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coir vs. verm casing **DRAMATIC PIX**


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#21 Hippie3

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Posted 25 May 2006 - 06:20 AM

Even if speed of casing colonization were the primary consideration, it seems that by flush 2, the verm should have caught up with the coir.


indeed, good point.

a good variation on the experiment would be cleaning the nugget (post flush) and swapping the sides for verm and coir, to see if pinning/fruiting also changed sides.


now THAT would be awesome
and pretty much irrefutable

#22 Guest_dial8_*

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Posted 25 May 2006 - 08:22 AM

I agree. The next step is to clean and recase the sides in opposite casing material.
The results buckaroo has gotten are pretty damn dramatic in themselves but his suggestion above would definitely put most questions to rest.

a good variation on the experiment would be cleaning the nugget (post flush) and swapping the sides for verm and coir, to see if pinning/fruiting also changed sides.



#23 Lazlo

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Posted 25 May 2006 - 11:48 AM

If you really wanted to make sure the experiment was fair for both materials, why don't you lie a piece of wax paper over the newly cased substrate. This will give you a good micro-climate to work with for cubensis fruiting. This way misting, fanning, exc. isn't a factor as much and will improve the total yield as well, no matter which one is superior.;)

#24 BuckarooBanzai

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Posted 25 May 2006 - 10:23 PM

The tub is fully automated with a high end aquarium pump. No fanning, but FOAF does mist, usually once every other day.

FOAF has never tried the wax paper method...maybe something to consider, though. Thanks for the suggestion!

#25 BuckarooBanzai

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Posted 26 May 2006 - 08:26 PM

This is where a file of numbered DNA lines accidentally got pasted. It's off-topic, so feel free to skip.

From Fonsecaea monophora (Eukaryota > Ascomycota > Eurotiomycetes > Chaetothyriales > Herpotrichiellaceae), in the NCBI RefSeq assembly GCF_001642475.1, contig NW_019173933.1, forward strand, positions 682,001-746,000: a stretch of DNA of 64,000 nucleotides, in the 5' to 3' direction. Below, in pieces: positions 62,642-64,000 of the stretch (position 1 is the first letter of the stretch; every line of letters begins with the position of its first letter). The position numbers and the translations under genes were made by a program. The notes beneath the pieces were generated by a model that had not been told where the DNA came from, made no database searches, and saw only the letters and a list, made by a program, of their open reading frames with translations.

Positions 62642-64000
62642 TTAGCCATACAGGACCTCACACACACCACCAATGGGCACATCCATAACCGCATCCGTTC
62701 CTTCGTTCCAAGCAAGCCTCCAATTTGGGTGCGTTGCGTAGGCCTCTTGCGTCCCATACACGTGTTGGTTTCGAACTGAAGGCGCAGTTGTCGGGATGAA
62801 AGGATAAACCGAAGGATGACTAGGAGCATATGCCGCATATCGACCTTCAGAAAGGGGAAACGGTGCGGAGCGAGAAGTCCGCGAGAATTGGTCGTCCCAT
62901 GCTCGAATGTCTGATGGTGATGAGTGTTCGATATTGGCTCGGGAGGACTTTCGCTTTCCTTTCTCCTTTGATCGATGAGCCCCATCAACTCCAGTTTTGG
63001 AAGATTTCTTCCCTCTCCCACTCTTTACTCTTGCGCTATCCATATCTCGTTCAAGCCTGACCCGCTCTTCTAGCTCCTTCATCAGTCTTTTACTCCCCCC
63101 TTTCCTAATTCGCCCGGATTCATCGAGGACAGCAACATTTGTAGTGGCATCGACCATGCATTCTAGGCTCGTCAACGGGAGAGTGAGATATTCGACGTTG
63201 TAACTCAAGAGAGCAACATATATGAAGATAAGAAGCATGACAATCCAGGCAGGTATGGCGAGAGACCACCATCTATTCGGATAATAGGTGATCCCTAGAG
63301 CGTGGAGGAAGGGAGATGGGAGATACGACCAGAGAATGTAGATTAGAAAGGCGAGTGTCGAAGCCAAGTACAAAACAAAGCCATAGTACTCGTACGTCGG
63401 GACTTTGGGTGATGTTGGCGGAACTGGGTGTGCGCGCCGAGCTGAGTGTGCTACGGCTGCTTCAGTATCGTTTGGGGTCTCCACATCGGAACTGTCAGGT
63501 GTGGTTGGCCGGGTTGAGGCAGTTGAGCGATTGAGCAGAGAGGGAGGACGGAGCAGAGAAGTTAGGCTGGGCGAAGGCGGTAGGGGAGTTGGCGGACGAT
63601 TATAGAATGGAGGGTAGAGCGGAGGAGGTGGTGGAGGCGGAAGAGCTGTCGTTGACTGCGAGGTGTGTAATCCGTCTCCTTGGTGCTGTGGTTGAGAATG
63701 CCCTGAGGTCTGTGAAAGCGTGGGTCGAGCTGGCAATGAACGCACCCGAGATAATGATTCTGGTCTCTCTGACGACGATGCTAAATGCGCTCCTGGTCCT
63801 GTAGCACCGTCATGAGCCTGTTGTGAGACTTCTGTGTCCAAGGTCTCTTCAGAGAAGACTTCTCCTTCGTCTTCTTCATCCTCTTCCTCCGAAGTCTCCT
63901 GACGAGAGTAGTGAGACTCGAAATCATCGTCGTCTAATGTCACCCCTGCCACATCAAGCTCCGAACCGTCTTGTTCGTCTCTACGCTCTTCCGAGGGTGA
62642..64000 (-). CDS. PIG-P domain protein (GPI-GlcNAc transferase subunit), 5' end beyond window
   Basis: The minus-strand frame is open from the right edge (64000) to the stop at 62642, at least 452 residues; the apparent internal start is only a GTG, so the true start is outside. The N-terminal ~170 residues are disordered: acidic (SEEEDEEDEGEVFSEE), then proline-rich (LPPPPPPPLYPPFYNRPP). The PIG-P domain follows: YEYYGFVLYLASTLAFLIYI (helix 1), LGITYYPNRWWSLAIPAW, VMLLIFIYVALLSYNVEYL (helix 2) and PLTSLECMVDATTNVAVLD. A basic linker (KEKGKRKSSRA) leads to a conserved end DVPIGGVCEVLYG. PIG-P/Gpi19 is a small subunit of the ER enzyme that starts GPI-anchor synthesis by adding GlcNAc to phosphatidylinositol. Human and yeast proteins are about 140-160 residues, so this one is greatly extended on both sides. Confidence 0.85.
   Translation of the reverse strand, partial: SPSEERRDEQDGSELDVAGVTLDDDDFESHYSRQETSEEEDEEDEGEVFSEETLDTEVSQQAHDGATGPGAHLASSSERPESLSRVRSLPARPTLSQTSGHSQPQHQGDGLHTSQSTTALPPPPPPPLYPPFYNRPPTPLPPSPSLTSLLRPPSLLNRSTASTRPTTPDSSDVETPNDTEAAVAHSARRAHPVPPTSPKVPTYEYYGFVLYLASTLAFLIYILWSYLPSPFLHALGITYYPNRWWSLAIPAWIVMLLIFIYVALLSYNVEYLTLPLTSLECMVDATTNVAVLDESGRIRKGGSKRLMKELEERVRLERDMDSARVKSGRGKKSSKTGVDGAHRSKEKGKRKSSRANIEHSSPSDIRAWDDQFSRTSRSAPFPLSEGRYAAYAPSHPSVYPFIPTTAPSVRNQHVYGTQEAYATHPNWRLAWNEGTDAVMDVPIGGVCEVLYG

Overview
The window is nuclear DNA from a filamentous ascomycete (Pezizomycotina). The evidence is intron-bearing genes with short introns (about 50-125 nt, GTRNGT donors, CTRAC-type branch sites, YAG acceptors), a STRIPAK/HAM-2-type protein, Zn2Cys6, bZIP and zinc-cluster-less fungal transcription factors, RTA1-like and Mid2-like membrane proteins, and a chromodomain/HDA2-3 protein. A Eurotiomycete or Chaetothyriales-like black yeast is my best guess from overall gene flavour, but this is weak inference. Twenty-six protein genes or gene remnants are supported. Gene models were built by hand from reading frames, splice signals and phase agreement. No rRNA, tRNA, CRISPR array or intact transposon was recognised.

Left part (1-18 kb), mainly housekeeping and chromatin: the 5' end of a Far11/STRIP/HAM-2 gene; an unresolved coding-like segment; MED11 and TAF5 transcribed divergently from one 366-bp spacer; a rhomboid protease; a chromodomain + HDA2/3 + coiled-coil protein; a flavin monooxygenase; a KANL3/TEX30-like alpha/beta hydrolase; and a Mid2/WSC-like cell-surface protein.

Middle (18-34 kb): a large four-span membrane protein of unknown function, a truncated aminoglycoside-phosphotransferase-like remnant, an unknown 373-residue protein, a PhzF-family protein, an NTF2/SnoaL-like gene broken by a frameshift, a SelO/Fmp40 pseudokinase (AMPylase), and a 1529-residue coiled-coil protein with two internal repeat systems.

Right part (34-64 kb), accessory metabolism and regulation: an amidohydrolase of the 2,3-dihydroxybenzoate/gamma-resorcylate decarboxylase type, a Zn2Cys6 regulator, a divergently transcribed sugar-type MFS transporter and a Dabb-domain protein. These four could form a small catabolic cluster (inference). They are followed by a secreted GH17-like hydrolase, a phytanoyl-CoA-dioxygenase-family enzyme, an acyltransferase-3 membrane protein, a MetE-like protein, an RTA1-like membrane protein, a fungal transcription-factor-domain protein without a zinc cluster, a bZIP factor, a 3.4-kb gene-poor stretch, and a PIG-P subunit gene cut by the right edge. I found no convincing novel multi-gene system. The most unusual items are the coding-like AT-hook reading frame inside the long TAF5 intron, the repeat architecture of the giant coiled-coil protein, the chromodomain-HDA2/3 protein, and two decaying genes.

The bulk nugget has been cleaned, dunked (24hrs), and re-cased "opposite." If FOAF gets a third flush, it should show something interesting. If not, well, he's got more of these happy fun time bulk nugs working...

#26 Hippie3

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Posted 26 May 2006 - 08:37 PM

it will be interesting to see if it can actually switch gears like that,
i suspect perhaps not
as the pins for next flush were likely already beginning to
form on a microscopic level
before you 'moved the casing'.
so many may still pop up where the coir was,
and few where the verm was.
a reversal of expectations,
but not really since we recognize the possibility.
still
if it does actually manage a reversal
that would be astounding.
did you scrape the nug clean roughly enough to
destroy any micro-pinning ?

#27 Lazlo

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Posted 26 May 2006 - 09:22 PM

The wax paper will give you a a heavy CO2 rich micro-climate that will promote rhizomorphic growth throughout the entire casing layer. Both sides. This will show you that both materials will fruit nearly identical. Rhizomorphs crawling to the top of the casing layer being introduced to pinning triggers such as light and fresh air will form primordia and then on to pins. I'd bet my bottom dollar if you lie wax paper on the cased substrate from the time you case to the time primordia form, both sides will prove nearly identical in fruiting.